Calculate HF energy for M+ with same orbitals as
for M, result EHF(M)(n-1)
Ionisation energy I0 = EHF(M) (n-1)
EHF(n)
Some derivation gives Koopmans‘ theorem
Ionisation energy I0 =
j is
j
the orbital energy of the orbital from which the
„ionised“ electron has disappeared
Koopmans’ theorem
Ionisation energies of small molecules (in eV)
Koopmans
HF values from MOLPRO,
Basis set 6-31G**
Geometry optimized at HF
level
Experimental values from
„CRC Handbook of
Chemistry and Physics“,
53rd edition.
Deviations of 10-20%
16.3
Exp.
Koopmans’ theorem
Why is Koopmans relatively successful?
Ionisation energy I0 = EHF(M) (n-1)
EHF(n)
First improvement: Separate HF calculation for M+ lowers
EHF(M) (n-1) and gives lower I0
Second improvement: Introduce Configuration Interaction
(better theory, see later). Lowers both energies, but energy of
M most because M has more electrons. Gives higher I0
So: The two improvements tend to cancel each other and
Koopmans‘ theorem is fairly all right.
Mulliken population analysis
Population analysis???
The molecule has n electrons:
• How many electrons „belong“ to particular nuclei?
• How many electrons are „shared“ between pairs of
nuclei? That is, where are the bonds in the molecule?
Mulliken population analysis
Population analysis
n electrons
[R.S. Mulliken, J. Chem. Phys., 23, 1833, 1841, 2338, 2343 (1955)].
Mulliken population analysis
One electron in one MO.
Differential probability of finding
the electron in the volume element
dV = dx dy dz
Summing over all occupied orbitals gives electron density
Mulliken population analysis
The space orbitals are normalized
and so
n electrons
Mulliken population analysis
In the Roothaan-Hall approximation we have
and so
and
Density matrix
element
Mulliken population analysis
Consequently
and so
That is
n electrons
Mulliken population analysis
Since S
= 1 we can partition the n electrons as follows
n electrons
and
Mulliken interpretation:
P
is the net population of basis function (atomic orbital)
Q is the overlap population of basis functions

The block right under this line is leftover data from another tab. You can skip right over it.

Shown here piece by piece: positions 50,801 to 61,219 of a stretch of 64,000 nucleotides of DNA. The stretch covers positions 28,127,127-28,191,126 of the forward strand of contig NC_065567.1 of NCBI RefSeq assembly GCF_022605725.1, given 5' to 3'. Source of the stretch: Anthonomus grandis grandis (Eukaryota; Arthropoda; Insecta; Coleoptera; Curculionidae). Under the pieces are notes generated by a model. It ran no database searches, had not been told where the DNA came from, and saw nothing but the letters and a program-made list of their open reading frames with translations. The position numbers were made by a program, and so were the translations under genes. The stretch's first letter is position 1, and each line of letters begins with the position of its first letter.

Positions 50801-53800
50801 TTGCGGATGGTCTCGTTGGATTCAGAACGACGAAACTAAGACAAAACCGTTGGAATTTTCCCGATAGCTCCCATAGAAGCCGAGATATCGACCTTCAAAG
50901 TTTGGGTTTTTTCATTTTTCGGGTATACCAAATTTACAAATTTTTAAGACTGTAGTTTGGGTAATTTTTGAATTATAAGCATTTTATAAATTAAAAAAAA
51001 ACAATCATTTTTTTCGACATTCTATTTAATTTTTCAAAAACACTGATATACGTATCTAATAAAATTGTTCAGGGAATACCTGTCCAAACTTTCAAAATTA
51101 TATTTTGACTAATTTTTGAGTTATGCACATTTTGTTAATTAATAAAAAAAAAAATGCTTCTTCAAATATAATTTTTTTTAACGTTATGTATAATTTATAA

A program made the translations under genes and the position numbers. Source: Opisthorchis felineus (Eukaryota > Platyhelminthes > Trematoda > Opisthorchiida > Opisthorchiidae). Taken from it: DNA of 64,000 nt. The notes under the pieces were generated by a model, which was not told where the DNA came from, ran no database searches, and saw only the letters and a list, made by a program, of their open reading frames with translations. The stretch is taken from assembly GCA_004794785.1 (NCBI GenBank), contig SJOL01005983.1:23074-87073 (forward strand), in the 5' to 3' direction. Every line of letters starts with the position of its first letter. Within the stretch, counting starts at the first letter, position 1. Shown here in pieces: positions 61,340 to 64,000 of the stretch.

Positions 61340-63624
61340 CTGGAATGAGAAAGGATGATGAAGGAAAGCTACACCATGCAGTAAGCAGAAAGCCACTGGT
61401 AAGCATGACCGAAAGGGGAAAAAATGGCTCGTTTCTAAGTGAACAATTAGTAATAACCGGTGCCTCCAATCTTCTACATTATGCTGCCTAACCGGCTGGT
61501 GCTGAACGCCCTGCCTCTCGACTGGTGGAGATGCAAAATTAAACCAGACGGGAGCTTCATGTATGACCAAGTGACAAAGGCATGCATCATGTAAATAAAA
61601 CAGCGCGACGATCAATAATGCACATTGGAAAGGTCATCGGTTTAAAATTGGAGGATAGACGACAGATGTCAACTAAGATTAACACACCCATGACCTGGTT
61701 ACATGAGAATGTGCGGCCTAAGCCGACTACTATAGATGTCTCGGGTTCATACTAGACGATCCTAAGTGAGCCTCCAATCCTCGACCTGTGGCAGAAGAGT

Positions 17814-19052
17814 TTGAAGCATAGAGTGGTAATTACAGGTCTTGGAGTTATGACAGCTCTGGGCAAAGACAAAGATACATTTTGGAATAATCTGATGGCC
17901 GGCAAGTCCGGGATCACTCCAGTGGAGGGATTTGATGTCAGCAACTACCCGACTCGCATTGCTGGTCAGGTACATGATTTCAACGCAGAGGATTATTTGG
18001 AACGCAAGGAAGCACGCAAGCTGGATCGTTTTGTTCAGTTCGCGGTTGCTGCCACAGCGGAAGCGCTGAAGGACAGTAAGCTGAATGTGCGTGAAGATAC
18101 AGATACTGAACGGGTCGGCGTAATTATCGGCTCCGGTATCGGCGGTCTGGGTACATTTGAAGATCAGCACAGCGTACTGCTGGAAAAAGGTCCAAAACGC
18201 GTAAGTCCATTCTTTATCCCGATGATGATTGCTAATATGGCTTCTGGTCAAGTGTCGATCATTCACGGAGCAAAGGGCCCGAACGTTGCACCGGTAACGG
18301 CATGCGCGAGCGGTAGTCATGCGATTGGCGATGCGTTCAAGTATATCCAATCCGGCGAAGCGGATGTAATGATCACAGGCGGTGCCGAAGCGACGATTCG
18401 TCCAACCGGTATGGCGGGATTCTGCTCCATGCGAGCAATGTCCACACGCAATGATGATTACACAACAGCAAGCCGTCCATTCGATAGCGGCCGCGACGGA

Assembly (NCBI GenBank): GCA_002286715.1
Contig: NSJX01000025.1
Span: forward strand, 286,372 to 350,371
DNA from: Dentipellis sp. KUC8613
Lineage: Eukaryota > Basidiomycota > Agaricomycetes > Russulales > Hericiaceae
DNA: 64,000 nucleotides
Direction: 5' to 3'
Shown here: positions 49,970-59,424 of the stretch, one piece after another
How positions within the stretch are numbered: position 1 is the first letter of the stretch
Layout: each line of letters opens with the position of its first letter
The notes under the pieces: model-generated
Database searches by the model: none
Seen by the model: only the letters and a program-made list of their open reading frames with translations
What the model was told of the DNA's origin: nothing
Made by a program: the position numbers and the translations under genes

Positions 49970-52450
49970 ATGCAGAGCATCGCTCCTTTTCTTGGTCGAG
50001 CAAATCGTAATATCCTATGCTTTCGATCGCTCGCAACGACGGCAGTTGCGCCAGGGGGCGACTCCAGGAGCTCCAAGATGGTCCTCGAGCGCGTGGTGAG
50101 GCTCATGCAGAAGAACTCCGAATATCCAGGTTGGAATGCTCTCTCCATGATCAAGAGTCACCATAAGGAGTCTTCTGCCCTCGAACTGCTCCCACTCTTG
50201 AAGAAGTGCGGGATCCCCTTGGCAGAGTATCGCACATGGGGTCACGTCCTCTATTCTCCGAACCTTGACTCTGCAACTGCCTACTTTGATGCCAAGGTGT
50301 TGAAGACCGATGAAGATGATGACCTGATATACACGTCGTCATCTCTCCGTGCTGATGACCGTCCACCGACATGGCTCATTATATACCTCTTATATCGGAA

and
electrons is shared between these two basis functions
; this fraction of the
Mulliken population analysis
P
is a net population of basis function (atomic orbital)
Q
is the overlap population of basis functions
P33
P22
and
;
Q45
P44
Q12
P11
P66
P55
Mulliken population analysis
Now we can divide the electrons completely between basis functions:
Gross population of basis function (atomic orbital)
Summing over the orbitals gives
n electrons
Mulliken population analysis
We can divide the electrons between nuclei/atoms:
Gross atomic population of the atom A
on
Gross overlap population of the atoms A and B
on
on
Mulliken population analysis
qAB large, positive means „bond“
qAB small, negative means „no bonding“
q2
n electrons
q12
q23
q1
q13
q3
[R.S. Mulliken, J. Chem. Phys., 23, 1833, 1841, 2338, 2343 (1955)].
Mulliken population analysis
H2O
Mulliken values from MOLPRO,
Basis set 6-31G**
Geometry optimized at HF
level
q2 = 8.68
MOLPRO does not seem to be able
to calculate qAB
q1 = 0.66
q3 = 0.66
Mulliken population analysis
O
CH2O+
Mulliken values from GAUSSIAN,
B3LYP/STO-3G
Geometry optimized at B3LYP/STO-3G
level
q12 = 0.45
C
q23 = -0.03
q24 = -0.03
q2 = 7.76
q1 = 4.80
q12 = 0.36
H
q14 = 0.36
q34 = -0.04
q3 = 0.64
H
q4 = 0.64
Mulliken population analysis
CH2O+
GAUSSIAN calculates
=
=
It follows that
+
=

and we get 7.76+4.80+2 0.64+2 0.36+0.45=15.01
1/--pages
Пожаловаться на содержимое документа